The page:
Inform has a large middle ground with extensions; decent programmers can add features that less-skilled writers can use.
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Re: ADRIFT v Quest – Popularity

Postby Campbell » Thu Apr 11, 2013 10:39 pm

I have studied all the other major languages to some degree or other. What I am creating is a top down approach, whereas the other languages are mostly bottom up approaches. I don't think there is anything wrong with this. In time I am replacing hard coded elements with library functions. The net result will be much the same.

The advantage this gives me is having something that works sooner, which I can improve over time. Time is the critical thing - I develop ADRIFT in the few spare hours I get in the week. I also have to share this time with working on documentation, the website, support, and any other hobbies I have. If I was working on ADRIFT full time, I daresay I might have taken different design decisions or opted for different solutions. But I am very happy with the way things work currently, and don't foresee any stumbling blocks ahead because of any design decisions I have made.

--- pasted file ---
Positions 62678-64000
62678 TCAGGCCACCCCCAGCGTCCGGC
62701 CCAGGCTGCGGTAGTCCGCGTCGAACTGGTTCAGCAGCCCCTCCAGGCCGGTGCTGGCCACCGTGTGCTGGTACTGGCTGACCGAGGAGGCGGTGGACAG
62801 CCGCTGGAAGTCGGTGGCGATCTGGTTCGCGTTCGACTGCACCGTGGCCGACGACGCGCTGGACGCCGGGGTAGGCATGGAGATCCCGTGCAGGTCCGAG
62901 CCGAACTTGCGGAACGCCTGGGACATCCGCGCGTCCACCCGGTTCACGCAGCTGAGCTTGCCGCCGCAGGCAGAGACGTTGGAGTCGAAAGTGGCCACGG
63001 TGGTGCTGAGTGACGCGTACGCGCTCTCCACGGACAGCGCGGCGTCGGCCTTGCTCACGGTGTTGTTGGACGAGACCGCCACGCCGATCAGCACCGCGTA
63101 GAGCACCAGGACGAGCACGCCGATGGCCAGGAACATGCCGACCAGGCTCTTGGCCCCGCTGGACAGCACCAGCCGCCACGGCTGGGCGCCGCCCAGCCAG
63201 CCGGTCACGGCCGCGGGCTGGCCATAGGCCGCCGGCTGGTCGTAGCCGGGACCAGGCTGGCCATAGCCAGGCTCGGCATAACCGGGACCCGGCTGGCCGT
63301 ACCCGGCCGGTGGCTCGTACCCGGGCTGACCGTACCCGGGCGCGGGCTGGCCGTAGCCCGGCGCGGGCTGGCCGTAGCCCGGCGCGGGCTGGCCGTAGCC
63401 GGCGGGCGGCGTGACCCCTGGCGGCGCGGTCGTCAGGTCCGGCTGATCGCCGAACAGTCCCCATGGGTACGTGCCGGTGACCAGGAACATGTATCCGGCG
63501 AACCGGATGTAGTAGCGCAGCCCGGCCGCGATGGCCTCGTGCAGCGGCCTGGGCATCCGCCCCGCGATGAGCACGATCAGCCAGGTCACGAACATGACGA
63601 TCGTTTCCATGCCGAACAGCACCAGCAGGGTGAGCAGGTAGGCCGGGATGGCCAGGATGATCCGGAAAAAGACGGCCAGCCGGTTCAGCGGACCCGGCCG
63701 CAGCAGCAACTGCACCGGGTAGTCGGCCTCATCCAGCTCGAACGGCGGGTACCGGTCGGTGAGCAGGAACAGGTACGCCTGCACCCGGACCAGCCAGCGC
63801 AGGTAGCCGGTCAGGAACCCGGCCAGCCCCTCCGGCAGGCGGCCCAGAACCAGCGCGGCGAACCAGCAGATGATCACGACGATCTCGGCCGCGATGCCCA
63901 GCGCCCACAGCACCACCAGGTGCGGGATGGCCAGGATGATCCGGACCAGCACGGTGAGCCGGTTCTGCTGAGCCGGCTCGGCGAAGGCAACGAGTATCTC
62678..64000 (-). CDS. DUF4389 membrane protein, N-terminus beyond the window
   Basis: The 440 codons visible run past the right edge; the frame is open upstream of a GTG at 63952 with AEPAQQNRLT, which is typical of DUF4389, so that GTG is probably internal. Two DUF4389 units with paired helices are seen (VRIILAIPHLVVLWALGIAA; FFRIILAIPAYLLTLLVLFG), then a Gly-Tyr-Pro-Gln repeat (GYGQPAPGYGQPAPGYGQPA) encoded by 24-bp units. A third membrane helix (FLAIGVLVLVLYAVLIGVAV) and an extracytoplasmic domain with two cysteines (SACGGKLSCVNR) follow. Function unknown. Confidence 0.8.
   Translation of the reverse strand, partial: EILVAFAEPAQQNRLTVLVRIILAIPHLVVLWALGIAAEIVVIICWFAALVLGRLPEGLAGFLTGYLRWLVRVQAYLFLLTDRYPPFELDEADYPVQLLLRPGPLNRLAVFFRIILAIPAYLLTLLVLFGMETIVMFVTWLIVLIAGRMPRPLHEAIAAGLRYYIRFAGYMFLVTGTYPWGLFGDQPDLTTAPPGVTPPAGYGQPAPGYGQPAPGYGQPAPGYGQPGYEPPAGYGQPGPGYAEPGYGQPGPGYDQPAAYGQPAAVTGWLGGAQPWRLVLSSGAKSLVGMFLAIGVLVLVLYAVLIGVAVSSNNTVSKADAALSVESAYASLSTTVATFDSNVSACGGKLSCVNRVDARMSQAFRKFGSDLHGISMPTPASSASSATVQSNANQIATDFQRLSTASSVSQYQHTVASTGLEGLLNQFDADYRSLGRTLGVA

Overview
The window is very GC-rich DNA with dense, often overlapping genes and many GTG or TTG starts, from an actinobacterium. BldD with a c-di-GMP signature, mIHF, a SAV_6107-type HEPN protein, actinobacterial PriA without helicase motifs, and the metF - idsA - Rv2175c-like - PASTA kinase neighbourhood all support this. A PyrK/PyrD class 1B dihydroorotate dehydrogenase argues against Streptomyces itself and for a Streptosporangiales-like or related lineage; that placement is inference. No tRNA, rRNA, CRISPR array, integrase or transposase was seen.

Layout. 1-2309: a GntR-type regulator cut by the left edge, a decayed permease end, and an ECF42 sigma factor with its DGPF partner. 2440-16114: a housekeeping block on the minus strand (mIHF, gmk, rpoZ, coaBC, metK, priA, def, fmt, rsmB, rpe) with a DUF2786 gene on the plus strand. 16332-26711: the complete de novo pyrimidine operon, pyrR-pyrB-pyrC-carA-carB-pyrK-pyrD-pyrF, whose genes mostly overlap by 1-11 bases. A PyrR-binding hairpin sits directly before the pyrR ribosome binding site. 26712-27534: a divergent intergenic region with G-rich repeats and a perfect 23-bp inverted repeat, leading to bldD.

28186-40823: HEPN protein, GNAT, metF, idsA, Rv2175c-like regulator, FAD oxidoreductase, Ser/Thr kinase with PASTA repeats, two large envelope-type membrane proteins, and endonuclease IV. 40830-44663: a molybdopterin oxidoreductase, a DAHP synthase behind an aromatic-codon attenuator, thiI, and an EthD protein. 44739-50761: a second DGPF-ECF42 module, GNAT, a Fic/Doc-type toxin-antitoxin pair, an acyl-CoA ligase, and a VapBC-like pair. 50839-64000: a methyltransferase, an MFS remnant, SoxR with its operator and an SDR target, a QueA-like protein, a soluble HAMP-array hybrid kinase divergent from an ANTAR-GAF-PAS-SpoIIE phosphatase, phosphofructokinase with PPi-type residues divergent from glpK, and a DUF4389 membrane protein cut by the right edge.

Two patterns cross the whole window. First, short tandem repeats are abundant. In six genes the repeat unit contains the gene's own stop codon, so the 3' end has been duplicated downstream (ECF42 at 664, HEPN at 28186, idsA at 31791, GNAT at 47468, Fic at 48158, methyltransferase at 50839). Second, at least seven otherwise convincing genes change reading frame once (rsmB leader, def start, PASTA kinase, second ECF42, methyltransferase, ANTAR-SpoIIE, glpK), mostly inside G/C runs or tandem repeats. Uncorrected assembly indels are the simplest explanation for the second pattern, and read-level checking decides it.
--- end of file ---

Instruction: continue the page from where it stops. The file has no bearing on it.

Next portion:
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Re: ADRIFT v Quest – Popularity

Postby ralphmerridew » Fri Apr 12, 2013 5:35 pm

Actually, home-use IF design systems from the 80s (ScottFree, LADS and AGT for three) tended to favor the top-down approach.
Partly because, as you said, it's easier to make a top-down system, partly because the corresponding generators ran on lower-end machines.

Those systems generally fell out of favor because the advantages of the top-down approach became less important, and the limitations were increasingly problematic.

Back to the original post: ADRIFT would not win on technical merits against Quest.
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Re: ADRIFT v Quest – Popularity